With PRIMO, computers analyzed over 30,000 high-fidelity simulated images of black holes accreting gas. The ensemble of simulations covered a wide range of models for how the black hole accretes matter, looking for common patterns in the structure of the images. The various patterns of structure were sorted by how commonly they occurred in the simulations, and were then blended to provide a highly accurate representation of the EHT observations, simultaneously providing a high fidelity estimate of the missing structure of the images. A paper pertaining to the algorithm itself was published in The Astrophysical Journal on February 3, 2023.

“We are using physics to fill in regions of missing data in a way that has never been done before by using machine learning,” added Medeiros. “This could have important implications for interferometry, which plays a role in fields from exo-planets to medicine.”


Visão geral das simulações geradas para o conjunto de treinamento do algoritmo PRIMO. Crédito: Medeiros et al. 2023

A equipe confirmou que a imagem recém-fornecida é consistente com os dados do EHT e com as previsões teóricas, incluindo o anel brilhante de emissões que se espera resultar da queda de gás quente no buraco negro. Criar uma imagem requer assumir a forma adequada das informações que faltam, e o PRIMO fez isso com base na descoberta de 2019 de que o buraco negro M87 em grande detalhe parecia exatamente como previsto.

“Quase quatro anos depois de revelar a primeira imagem em escala horizontal de um buraco negro pelo EHT em 2019, estabelecemos outro marco, produzindo uma imagem que usa a resolução total da matriz pela primeira vez”, afirmou Psaltis. “As novas técnicas de aprendizado de máquina que desenvolvemos fornecem uma oportunidade de ouro para nosso trabalho coletivo para entender a física dos buracos negros.”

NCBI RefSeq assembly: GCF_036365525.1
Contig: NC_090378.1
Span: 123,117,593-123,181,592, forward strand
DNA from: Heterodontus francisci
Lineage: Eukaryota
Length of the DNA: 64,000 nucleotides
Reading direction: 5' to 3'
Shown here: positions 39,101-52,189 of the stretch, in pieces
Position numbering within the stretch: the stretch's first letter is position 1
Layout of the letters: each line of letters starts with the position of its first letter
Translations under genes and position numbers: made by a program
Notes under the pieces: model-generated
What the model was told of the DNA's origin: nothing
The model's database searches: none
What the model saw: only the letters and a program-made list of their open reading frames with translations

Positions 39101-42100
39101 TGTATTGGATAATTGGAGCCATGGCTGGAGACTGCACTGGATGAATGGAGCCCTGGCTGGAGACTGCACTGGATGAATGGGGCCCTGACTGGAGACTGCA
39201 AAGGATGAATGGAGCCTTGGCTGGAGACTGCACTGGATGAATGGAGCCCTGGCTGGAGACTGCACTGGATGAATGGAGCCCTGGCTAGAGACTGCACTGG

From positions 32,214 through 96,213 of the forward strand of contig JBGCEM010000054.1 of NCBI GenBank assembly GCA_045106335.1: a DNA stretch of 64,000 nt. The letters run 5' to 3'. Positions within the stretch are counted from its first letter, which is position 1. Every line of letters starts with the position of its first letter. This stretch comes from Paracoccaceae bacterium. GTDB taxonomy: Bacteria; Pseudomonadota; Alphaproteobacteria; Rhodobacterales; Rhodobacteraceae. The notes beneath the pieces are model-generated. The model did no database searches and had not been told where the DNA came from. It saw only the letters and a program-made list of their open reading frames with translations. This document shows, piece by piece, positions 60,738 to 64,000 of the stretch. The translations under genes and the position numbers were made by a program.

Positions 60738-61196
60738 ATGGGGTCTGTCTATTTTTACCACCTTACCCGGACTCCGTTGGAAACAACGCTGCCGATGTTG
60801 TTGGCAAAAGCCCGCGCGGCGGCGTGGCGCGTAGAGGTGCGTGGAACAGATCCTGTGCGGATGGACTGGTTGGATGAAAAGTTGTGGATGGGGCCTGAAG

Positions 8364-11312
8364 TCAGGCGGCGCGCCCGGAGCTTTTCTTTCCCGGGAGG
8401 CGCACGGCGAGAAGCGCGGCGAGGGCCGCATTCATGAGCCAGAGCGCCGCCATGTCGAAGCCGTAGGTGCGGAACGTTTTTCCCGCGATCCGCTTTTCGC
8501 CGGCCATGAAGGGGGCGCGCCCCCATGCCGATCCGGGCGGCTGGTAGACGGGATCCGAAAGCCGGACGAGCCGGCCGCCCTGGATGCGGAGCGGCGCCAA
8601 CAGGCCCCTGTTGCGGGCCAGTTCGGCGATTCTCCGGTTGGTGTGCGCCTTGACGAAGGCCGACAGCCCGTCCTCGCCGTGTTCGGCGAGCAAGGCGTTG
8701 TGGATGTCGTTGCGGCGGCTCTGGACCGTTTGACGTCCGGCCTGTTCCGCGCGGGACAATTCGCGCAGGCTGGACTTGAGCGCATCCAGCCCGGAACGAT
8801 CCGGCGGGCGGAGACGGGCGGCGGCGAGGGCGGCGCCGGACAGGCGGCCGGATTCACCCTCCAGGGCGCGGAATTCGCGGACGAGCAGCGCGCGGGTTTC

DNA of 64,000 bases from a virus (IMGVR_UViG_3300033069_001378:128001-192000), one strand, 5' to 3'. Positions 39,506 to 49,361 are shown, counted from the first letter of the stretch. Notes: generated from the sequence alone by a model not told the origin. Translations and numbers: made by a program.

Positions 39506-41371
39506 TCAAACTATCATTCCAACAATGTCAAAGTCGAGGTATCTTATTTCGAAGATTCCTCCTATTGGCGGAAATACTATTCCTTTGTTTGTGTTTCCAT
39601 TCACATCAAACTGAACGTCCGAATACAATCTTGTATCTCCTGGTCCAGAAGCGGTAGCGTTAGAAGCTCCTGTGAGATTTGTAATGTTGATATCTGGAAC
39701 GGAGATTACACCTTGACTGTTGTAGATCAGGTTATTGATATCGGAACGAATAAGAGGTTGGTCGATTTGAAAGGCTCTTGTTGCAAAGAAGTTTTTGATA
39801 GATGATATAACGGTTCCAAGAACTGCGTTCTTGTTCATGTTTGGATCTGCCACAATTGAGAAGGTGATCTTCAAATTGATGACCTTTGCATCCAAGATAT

A nova imagem deve levar a determinações mais precisas da massa do buraco negro M87 e dos parâmetros físicos que determinam sua aparência atual. Os dados também oferecem uma oportunidade para os pesquisadores colocarem maiores restrições nas alternativas do horizonte de eventos (com base no brilho central escuro mais baixo) e realizarem testes de gravidade mais robustos (com base no tamanho do anel mais estreito). O PRIMO também pode ser aplicado a observações adicionais do EHT, incluindo observações de Sgr A*, o buraco negro central em nossa região.[{” attribute=””>Milky Way galaxy.

M87 is a massive, relatively nearby, galaxy in the Virgo cluster of galaxies. Over a century ago, a mysterious jet of hot plasma was observed to emanate from its center. Beginning in the 1950s, the then new technique of radio astronomy showed the galaxy to have a compact bright radio source at its center. During the 1960s, M87 had been suspected to have a massive black hole at its center powering this activity. Measurements made from ground-based telescopes starting in the 1970s, and later the Hubble Space Telescope starting in the 1990s, provided strong support that M87 indeed harbored a black hole weighing several billion times the mass of the Sun based on observations of the high velocities of stars and gas orbiting its center. The 2017 EHT observations of M87 were obtained over several days from several different radio telescopes linked together at the same time to obtain the highest possible resolution. The now iconic “orange donut” picture of the M87 black hole, released in 2019, reflected the first attempt to produce an image from these observations.

“The 2019 image was just the beginning,” stated Medeiros. “If a picture is worth a thousand words, the data underlying that image have many more stories to tell. PRIMO will continue to be a critical tool in extracting such insights.”

Reference: “The Image of the M87 Black Hole Reconstructed with PRIMO” by Lia Medeiros, Dimitrios Psaltis, Tod R. Lauer and Feryal Özel3, 13 April 2023, The Astrophysical Journal Letters.
DOI: 10.3847/2041-8213/acc32d

Development of the PRIMO algorithm was enabled through the support of the National Science Foundation Astronomy and Astrophysics Postdoctoral Fellowship.